malice

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English[edit]

Etymology[edit]

From Middle English, from Old French, from Latin malitia(badness, bad quality, ill-will, spite), from malus(bad).

Pronunciation[edit]

Noun[edit]

malice ‎(uncountable)

  1. Intention to harm or deprive in an illegal or immoral way. Desire to take pleasure in another's misfortune.
    • 1981, Philip K. Dick, Valis, ISBN 0-553-20594-3, page 67:
      [] not only was there no gratitude (which he could psychologically handle) but downright malice showed itself instead.
  2. (law) An intention to do injury to another party. In many jurisdictions malice is a distinguishing factor between the crimes of murder and manslaughter.
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 Malice (law) on Wikipedia

Synonyms[edit]

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Related terms[edit]

Translations[edit]

External links[edit]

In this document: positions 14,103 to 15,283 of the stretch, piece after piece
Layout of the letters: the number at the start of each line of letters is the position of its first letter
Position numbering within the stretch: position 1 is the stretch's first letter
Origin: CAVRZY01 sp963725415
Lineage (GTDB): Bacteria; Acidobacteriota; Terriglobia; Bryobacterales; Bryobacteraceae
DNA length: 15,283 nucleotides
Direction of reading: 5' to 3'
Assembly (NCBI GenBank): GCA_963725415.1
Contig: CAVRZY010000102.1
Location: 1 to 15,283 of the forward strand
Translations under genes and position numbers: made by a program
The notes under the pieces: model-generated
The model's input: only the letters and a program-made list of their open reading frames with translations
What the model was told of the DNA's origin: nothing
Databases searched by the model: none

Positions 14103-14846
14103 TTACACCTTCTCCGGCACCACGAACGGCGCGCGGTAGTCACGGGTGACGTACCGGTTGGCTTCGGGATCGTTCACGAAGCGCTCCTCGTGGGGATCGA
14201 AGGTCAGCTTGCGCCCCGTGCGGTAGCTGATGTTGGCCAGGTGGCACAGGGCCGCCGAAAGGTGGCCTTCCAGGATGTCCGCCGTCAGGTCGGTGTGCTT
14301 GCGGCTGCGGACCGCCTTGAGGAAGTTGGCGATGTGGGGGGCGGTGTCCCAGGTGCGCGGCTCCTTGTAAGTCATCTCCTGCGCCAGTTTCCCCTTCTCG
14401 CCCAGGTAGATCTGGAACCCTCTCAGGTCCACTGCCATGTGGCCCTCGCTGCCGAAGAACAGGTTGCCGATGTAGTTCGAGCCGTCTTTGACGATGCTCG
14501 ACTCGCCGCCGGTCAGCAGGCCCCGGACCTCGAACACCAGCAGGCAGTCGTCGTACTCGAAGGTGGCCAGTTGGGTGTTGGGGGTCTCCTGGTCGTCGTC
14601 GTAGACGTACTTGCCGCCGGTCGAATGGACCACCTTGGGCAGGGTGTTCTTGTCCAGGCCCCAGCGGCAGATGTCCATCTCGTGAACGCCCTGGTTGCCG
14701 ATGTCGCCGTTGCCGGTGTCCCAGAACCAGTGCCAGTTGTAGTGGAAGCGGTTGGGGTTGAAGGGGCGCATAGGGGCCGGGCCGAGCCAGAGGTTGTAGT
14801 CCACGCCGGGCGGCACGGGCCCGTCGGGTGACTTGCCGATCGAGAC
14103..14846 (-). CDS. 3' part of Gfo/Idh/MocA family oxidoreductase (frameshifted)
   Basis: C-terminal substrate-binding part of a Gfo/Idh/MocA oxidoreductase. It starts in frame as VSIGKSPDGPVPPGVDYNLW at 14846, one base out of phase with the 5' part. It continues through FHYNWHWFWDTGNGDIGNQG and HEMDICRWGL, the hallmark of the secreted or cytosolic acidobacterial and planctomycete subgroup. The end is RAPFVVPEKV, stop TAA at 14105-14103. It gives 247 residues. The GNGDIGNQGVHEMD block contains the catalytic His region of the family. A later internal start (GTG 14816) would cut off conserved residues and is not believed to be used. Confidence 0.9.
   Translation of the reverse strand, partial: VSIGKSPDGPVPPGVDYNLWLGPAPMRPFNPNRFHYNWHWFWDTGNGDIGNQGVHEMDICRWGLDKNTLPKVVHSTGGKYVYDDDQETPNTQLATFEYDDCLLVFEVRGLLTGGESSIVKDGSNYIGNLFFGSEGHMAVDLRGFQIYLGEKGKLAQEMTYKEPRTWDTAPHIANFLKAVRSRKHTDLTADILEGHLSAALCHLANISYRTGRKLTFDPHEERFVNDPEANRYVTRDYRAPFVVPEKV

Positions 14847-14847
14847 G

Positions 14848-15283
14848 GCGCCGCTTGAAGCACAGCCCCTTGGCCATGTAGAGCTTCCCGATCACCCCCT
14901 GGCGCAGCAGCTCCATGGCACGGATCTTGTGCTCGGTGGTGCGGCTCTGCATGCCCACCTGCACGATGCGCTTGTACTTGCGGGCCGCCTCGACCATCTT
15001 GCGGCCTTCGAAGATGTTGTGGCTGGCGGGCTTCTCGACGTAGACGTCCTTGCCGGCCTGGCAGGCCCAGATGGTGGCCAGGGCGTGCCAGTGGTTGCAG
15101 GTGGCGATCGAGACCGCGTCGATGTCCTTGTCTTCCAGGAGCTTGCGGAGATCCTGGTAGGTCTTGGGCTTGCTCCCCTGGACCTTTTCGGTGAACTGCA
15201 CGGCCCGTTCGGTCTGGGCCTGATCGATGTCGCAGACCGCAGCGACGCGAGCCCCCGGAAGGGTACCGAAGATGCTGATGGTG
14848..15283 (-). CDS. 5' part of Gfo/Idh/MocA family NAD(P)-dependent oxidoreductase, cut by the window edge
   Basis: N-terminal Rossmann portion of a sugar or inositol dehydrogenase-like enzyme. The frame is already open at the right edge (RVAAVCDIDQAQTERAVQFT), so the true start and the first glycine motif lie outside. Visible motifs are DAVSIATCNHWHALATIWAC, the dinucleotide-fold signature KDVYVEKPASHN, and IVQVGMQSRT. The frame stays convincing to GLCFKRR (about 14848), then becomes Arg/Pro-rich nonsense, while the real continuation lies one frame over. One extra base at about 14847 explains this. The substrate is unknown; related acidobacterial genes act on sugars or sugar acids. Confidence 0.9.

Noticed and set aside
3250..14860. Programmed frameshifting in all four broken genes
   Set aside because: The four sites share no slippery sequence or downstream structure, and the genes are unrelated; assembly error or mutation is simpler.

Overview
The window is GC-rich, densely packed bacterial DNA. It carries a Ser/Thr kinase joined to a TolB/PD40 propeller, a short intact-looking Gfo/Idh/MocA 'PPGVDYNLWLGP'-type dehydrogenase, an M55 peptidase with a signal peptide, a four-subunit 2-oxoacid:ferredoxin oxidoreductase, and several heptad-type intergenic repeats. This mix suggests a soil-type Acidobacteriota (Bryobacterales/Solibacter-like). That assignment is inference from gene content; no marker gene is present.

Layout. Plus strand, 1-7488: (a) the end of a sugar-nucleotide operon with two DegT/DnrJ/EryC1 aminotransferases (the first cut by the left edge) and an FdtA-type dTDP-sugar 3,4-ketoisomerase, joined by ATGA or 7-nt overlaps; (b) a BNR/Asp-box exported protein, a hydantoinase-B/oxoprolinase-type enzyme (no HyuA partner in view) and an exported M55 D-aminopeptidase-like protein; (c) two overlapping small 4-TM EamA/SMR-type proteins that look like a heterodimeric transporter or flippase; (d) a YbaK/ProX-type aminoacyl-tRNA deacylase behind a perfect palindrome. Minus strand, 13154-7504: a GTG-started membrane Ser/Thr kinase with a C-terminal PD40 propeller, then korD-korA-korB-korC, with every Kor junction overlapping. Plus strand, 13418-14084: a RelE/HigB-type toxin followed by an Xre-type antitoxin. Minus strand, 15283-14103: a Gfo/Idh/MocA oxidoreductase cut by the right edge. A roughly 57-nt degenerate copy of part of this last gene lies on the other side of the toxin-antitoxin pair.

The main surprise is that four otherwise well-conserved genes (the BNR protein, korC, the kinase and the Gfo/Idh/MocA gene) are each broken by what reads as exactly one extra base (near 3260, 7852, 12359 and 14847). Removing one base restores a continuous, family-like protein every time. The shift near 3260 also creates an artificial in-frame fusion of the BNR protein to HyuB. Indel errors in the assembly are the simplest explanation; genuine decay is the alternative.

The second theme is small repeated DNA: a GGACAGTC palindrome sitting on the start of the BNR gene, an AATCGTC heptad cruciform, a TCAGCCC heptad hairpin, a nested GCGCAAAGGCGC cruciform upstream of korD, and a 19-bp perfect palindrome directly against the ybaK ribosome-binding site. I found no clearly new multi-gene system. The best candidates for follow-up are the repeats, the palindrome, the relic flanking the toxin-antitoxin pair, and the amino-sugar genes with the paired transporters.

Anagrams[edit]


Esperanto[edit]

Etymology[edit]

malico +‎ -e

Pronunciation[edit]

  • IPA(key): /ˈmalitse/
  • Hyphenation: mal‧ice

Adverb[edit]

malice

  1. maliciously

French[edit]

French Wikipedia has an article on:
Wikipedia fr

Etymology[edit]

From Old French, from Latin malitia.

Pronunciation[edit]

Noun[edit]

malice f ‎(plural malices)

  1. mischief
  2. malice

References[edit]

External links[edit]


Old French[edit]

Noun[edit]

malice f ‎(oblique plural malices, nominative singular malice, nominative plural malices)

  1. malice, evilness, evil intentions
  2. malicious act

References[edit]